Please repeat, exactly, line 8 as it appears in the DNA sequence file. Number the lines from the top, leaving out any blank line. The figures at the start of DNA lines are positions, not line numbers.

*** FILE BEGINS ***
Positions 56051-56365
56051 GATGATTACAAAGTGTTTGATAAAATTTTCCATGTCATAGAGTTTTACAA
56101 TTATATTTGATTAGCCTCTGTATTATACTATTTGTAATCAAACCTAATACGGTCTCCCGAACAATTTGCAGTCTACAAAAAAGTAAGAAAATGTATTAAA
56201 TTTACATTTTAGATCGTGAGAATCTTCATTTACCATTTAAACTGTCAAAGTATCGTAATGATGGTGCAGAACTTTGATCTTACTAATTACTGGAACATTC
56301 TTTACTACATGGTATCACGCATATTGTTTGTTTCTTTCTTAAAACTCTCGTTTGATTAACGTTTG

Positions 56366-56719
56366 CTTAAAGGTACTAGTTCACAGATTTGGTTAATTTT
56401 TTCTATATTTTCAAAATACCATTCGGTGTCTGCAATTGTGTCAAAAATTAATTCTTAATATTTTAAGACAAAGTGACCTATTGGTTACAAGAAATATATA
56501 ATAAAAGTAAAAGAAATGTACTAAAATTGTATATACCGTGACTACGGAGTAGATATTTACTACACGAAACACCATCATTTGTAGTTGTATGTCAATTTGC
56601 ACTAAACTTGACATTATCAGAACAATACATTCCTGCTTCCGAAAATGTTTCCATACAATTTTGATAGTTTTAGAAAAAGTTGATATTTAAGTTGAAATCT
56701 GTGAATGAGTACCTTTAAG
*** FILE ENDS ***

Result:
56401 TTCTATATTTTCAAAATACCATTCGGTGTCTGCAATTGTGTCAAAAATTAATTCTTAATATTTTAAGACAAAGTGACCTATTGGTTACAAGAAATATATA